Where to Celebrate Día de Muertos in Mexico

Where to Celebrate Día de Muertos in Mexico

The best places to experience this haunting Mexican holiday

Día de Muertos, also known as Day of the Dead, is famous around the world for its colorful embellished sugar skulls, hauntingly beautiful painted faces and carnavalesque processions involving giant, elaborately dressed papier mâché skeletons called calaveras. This important Mexican holiday that dates back to the pre-Columbian era takes place November 1st and 2nd, to remember and honor those who have passed.

Make no mistake though, this is not a sombre celebration, rather one full of love, reflection and remembrance. On these two days it’s believed that the dead are allowed to live again by returning to their earthly homes to reunite with their families. No two Día de Muertos celebrations are alike – with different traditions, festivities and specially prepared meals occurring all over the country— but the biggest ones are concentrated in southern Mexico where the indigenous culture is strongest. Here are our top picks of where to best observe these otherworldly events.

The Island of Janitzio, Michoacán

dia-de-muertos-mexicoIf you’re looking for the single best place to witness Day of the Dead festivities in all of Mexico, head straight to Janitzio, an island in the middle of Patzcuaro Lake in the state of Michoacán. Visitors from all over the world come to this tiny town to observe the elaborate rituals the indigenous Purepecha people perform day and night, including an eerily bewitching ceremony where all the town’s fishermen go out on the lake at sunset, their canoes lit up by candles as they perform something called the butterfly net dance, moving their nets up and down like a butterfly’s wings to awake and guide the dead souls into the cemetery. This is followed by a village wide torch lit procession where altars, flowers, and foods are offered to the spirits by the island’s women and children. The townspeople also make their traditional Day of the Dead dish, pato enchilado or chilli duck, which is offered to the deceased but also enjoyed by all.

Mexico City

mexico-city-dia-de-muertosFor an all out city-wide Día de Muertos experience in an urban setting, there’s no place quite like the country’s capital. The entire city takes on a magical vibrancy as flowers – marigolds and  and dark-red terciopelo, the two traditional Day of the Dead varieties – are everywhere, from market stalls to traffic medians. The typical snack sold at bakeries and supermarkets during this holiday is pan de muerto, or “bread of the dead,” an orange-flavored, sugar-dusted, puffed-up baked good. Although you’ll find plenty going in all of the city’s 16 boroughs, there are two locations in the south worth checking out: In San Andrés Mixquic, a community in the in the borough of Tláhuac (which has strong indigenous roots), graves are decorated with marigolds in their cemetery lit by hundreds and hundreds of candles, forming a sea of soft, glowing light. The multitude of colorful street stalls, elaborate household altars and nighttime processions attract thousands to this neighborhood each year. In the borough of Xochimilco, the canals and chinampas (floating man-made plots or gardens used for agriculture) are the background for special night-time Day of the Dead excursions by boats called trajineras. With built in tables and chairs to allow for eating and drinking on board, this is an ideal setting to take in all of the holiday proceedings from the city’s waterways.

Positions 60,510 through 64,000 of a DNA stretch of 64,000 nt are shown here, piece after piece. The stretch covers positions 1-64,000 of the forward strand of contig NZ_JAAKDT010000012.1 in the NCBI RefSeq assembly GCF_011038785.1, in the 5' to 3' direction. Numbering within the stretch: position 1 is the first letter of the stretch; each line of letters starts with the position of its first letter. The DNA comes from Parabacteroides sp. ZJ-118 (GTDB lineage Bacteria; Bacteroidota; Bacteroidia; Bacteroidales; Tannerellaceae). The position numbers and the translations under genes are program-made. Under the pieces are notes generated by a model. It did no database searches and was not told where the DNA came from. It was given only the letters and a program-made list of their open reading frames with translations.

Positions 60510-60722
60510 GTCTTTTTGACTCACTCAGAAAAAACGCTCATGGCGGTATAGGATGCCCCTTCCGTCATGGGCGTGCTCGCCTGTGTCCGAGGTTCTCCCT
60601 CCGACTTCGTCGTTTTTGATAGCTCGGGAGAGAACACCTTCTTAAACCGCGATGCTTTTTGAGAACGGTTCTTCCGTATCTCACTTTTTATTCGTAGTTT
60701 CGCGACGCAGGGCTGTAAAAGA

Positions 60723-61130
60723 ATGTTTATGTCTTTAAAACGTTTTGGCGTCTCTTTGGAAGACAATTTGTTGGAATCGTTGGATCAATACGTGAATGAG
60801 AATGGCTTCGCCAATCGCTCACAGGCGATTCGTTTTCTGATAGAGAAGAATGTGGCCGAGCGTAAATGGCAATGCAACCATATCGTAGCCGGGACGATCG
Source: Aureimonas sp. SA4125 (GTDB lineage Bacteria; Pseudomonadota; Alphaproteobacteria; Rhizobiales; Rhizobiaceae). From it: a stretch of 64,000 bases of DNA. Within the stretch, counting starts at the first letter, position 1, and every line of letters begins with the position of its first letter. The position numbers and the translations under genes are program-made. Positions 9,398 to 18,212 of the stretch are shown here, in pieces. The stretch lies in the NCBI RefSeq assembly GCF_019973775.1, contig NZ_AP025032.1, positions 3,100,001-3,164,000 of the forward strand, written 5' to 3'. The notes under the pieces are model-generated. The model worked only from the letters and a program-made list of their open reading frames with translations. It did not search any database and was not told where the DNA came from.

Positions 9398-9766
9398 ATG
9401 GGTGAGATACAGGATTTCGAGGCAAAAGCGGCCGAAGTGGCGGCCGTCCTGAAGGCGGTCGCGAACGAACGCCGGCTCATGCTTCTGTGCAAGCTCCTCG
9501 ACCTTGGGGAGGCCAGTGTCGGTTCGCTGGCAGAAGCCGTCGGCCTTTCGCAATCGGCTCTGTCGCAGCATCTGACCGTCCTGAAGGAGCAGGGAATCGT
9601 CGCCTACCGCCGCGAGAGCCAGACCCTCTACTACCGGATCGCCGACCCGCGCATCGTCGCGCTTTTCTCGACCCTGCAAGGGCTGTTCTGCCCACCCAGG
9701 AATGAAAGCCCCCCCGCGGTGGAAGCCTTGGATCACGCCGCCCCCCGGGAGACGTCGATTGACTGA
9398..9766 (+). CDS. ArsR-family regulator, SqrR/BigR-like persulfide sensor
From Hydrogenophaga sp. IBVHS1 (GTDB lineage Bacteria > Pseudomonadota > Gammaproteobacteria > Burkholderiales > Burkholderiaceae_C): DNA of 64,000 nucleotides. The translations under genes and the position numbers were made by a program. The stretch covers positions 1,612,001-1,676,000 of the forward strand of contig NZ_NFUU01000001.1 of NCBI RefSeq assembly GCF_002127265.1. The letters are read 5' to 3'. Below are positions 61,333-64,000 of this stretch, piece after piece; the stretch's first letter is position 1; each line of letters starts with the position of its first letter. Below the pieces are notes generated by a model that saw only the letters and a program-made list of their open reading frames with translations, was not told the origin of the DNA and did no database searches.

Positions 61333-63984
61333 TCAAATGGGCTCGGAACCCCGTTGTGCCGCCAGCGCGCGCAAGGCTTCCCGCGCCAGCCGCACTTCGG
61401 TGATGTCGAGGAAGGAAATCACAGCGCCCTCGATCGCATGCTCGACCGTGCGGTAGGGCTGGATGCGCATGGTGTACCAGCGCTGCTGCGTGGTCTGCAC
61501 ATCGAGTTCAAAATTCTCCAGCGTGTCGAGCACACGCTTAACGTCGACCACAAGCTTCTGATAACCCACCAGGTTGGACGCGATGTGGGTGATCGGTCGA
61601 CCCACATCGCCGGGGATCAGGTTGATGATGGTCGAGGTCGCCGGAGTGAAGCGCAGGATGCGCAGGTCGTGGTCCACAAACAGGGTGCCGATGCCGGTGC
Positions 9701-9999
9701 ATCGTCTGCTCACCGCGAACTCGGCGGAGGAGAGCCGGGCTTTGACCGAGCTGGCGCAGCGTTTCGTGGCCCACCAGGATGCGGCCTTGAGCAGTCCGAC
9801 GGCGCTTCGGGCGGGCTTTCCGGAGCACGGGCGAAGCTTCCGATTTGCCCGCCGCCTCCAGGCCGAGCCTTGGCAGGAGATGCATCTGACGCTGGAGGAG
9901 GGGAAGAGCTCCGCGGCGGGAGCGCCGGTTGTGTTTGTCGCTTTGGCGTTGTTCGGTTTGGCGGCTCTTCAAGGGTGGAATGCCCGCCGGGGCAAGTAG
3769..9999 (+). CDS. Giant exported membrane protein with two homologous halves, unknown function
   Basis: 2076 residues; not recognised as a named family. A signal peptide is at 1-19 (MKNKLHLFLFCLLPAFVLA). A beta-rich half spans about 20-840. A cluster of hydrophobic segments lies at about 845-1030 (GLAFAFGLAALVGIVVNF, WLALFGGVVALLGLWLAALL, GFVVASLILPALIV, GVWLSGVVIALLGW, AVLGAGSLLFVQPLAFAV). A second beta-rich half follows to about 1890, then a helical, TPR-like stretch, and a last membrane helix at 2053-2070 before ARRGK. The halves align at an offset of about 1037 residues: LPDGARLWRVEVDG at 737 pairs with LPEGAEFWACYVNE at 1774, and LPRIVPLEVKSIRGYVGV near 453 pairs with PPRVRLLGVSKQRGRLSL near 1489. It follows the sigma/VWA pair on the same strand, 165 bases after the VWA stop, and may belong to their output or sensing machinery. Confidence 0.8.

Yucatán and Quintana Roo

day-of-the-deadIn this region in and around the Riviera Maya and Cancun, Day of the Dead celebrations are known as Hanal Pixan or feast for the souls, with rituals that celebrate the death of ancestors dating back over 2,500 years. Within each family, everyone has a special role: the women get dressed in white traditional embroidered blouses and prepare elaborate meals (often involving the departed’s favorite foods), while the children bring flowers and decorate the altars. The men are in charge of wood (for building and burning) and agricultural products from the field (like corn and fruit) to be placed on the altars. The cemeteries in the Yucatán capital Mérida are worth seeing as well, as are the graveyards in many smaller surrounding communities. More touristy locations offer their own versions of Day of the Dead celebrations too, like at the Xcaret theme park in the Riviera Maya, where they hold their own Festival of Life and Death (Festival de la Vida y la Muerte) featuring parades, rituals, concerts, theater performances and dancing.

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